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Cold corals shine light on ocean history

30
Jan 2007

The corals of South Australia are throwing new light on the history of Australia’s southern oceans, revealing details of past climates and human impact on the seas.

Sam Burgess of The Australian National University and the ARC Centre of Excellence for Coral Reef Studies, is completing a PhD on these little- known South Australian corals, proving their importance to issues of climate change and ocean health.

A large coral colony in South Australian waters

“Most people are surprised to learn that there are large corals in these colder waters,” says Ms. Burgess. “They think corals only occur in the warmer waters of the tropics,” she says.

Although most are amazed that corals exist in southern Australia, Sam has treated the areas off the coast of Adelaide and the Spencer Gulf as her workplace for the past 4 years. Dealing with these corals along with sea lions, a blue-ringed octopus and an over-protective cuttlefish are all in a day’s work for the young scientist.

“There is a lot more diversity in temperate reefs and cold water corals than people expect,” says Burgess. “This coral species occur sporadically as an encrusting growth form on the Great Barrier Reef but in the temperate waters [of southern Australia] they are the dominant coral species,” she says.

The stony corals studied in Ms. Burgess’ research occur in large boulders, known as “bommies”. Despite being up to 2 meters high these bommies are rarely seen due to poor water visibility in temperate waters.

The corals’ location in temperate and cooler waters is helping scientists to build a clearer picture of the whole of the world’s oceans as they were in the past.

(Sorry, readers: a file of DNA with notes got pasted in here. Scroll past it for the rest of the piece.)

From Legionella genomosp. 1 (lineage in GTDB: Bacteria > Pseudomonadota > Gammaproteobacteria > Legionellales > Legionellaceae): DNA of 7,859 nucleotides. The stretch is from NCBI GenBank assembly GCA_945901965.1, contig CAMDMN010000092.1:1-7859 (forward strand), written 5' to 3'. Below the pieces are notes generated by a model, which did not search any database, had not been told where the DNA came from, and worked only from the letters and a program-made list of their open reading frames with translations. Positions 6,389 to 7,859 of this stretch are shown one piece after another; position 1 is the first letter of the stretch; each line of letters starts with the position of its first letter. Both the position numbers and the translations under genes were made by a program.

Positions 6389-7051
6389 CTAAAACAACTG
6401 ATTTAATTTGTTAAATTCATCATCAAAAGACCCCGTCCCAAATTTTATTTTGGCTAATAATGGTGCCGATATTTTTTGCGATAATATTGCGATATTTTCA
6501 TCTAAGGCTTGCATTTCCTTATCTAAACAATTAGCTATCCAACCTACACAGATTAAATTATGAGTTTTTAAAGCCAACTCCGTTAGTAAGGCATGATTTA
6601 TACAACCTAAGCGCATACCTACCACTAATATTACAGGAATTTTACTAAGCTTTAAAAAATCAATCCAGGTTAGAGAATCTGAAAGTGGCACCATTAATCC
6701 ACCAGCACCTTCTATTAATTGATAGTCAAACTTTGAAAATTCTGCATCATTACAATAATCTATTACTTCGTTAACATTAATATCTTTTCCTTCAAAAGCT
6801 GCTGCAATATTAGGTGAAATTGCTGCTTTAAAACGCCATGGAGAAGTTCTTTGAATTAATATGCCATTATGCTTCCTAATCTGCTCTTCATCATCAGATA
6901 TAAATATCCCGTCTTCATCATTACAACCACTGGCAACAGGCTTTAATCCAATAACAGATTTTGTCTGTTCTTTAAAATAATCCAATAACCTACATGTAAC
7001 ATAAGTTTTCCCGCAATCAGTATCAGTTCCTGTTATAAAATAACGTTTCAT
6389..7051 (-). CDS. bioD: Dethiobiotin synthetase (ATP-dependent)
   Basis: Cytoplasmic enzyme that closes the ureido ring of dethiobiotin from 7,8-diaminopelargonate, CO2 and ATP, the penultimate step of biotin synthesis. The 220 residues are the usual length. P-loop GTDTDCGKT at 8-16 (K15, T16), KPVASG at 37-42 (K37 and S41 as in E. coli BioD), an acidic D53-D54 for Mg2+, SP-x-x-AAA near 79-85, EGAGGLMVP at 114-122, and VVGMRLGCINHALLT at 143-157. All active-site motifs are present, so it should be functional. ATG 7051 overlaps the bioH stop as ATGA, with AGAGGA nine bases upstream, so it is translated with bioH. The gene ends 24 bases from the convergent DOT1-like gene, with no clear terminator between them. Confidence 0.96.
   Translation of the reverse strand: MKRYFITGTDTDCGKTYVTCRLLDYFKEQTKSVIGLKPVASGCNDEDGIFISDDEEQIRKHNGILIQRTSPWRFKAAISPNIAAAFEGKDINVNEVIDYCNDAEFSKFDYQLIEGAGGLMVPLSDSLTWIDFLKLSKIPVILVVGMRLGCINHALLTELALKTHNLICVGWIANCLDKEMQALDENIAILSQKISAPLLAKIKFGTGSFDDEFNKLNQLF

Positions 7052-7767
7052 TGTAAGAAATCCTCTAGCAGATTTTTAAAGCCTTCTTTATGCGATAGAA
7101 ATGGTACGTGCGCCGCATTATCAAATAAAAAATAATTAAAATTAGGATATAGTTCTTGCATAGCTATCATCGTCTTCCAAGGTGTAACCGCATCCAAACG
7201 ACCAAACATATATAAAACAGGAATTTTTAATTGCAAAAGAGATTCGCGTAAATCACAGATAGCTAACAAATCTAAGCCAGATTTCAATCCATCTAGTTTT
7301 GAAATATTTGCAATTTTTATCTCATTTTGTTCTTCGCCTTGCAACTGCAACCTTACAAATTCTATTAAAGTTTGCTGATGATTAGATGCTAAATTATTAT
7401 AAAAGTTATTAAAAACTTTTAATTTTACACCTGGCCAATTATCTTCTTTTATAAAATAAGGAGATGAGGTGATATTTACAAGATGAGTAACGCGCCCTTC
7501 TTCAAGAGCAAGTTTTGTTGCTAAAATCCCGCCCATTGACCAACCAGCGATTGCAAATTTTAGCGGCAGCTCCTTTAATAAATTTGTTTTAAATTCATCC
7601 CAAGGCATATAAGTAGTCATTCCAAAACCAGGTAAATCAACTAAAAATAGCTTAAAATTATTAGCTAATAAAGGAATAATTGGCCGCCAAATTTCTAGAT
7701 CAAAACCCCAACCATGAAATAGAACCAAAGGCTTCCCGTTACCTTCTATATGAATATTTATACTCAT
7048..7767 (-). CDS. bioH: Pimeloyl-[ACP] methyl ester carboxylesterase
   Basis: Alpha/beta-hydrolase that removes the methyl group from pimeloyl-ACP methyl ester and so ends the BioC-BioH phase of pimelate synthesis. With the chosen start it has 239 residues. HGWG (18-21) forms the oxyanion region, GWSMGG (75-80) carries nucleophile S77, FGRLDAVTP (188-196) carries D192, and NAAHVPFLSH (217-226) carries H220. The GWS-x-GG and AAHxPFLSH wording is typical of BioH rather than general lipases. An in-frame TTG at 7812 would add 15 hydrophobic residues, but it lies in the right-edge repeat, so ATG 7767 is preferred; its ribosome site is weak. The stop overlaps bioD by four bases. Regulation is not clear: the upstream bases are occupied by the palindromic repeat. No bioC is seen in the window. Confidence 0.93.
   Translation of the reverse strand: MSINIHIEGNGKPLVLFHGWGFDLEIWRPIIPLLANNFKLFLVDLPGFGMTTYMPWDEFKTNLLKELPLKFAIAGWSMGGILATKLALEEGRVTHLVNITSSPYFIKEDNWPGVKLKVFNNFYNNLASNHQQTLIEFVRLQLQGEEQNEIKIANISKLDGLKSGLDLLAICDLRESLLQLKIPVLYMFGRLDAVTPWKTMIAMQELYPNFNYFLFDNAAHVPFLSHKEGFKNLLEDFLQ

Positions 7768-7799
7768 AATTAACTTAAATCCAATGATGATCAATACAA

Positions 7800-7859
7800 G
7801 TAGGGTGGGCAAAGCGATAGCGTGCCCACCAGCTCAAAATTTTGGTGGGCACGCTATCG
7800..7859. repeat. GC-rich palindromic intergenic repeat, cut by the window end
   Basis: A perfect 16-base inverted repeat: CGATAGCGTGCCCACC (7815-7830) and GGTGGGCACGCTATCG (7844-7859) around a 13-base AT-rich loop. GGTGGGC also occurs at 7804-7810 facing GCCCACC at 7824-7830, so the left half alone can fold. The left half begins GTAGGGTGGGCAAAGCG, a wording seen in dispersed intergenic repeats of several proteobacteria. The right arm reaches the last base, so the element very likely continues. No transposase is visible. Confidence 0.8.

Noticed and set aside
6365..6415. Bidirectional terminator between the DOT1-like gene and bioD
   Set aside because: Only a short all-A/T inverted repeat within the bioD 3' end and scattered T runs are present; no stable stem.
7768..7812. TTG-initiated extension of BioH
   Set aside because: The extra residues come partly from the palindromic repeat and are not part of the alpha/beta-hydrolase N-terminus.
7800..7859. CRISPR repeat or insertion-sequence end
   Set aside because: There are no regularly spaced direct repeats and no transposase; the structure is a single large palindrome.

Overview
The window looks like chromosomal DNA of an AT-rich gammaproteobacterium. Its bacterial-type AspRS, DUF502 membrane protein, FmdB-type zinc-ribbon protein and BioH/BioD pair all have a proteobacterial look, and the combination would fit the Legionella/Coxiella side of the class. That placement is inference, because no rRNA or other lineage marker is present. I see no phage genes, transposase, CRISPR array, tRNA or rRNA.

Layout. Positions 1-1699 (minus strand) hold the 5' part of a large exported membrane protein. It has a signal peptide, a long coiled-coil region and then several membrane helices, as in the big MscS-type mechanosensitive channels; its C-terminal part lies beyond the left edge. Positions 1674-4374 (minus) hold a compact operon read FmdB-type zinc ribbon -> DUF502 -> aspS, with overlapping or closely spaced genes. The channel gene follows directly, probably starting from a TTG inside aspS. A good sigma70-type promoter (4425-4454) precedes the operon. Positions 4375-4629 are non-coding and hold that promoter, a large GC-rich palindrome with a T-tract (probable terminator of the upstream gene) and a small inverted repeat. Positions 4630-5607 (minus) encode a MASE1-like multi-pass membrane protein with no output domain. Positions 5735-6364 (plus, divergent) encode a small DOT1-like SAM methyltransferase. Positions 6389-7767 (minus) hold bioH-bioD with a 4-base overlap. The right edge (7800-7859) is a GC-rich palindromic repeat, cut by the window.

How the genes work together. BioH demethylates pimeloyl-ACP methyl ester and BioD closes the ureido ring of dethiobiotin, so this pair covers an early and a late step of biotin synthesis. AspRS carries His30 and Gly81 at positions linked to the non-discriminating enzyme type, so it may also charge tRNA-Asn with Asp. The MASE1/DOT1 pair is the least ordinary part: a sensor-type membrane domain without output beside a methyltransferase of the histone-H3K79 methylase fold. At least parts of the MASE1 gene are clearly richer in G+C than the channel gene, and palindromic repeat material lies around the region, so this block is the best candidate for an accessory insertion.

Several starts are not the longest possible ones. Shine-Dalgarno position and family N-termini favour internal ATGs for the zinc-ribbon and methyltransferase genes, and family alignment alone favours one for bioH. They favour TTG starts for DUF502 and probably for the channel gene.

With most coral studies focused on tropical waters and areas such as the Great Barrier Reef, there are abundant records of the ocean’s history in these areas, leaving a gaping hole in the record for the cooler waters.

Thanks to Ms. Burgess’ PhD study these corals can be studied to provide information on the history of these previously unstudied colder waters.

By drilling out small samples of the coral bommies and studying their chemical content Ms. Burgess’ has found ways to read the temperature and contamination of the waters back hundreds of years.

So far the corals have shown signs of increases in the oceans temperature confirming a 1.5 degrees rise in water temperatures over the last 130 years, which has been shown in other coral reef studies of the tropics.

“[The study] helps add to the knowledge gained from research conducted in the tropics by filling in the holes in our understanding of the ocean’s chemistry in the past,“ says Burgess.

The corals also show signs of contamination from human activities, with traces of some chemicals and heavy metals increasing since industrial development in the area.

These findings, from Ms. Burgess’ PhD study, will be published in scientific journals in the future.

In the meantime Sam Burgess hopes that her study can help “highlight how diverse Australia’s marine environment is and the range of species that can tell us important things about our past”.

Sam’s research was partly funded by the SA R&D Institute.

More information:
Sam Burgess, PhD Student, CoECRS, +61 2 612 53424 mob: +61 0421 665 841
Professor Malcolm McCulloch, Deputy Director, CoECRS, +61 2 6125 9969, +61 0439 490 282
Jenny Lappin, CoECRS, +61 7 4781 4222
Jane O’Dwyer, Media Manager ANU, +61 2 6125 5001

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Coral Reef Studies

ARC Centre of Excellence for Coral Reef Studies
James Cook University Townsville
Queensland 4811 Australia

Phone: 61 7 4781 4000
Email: info@coralcoe.org.au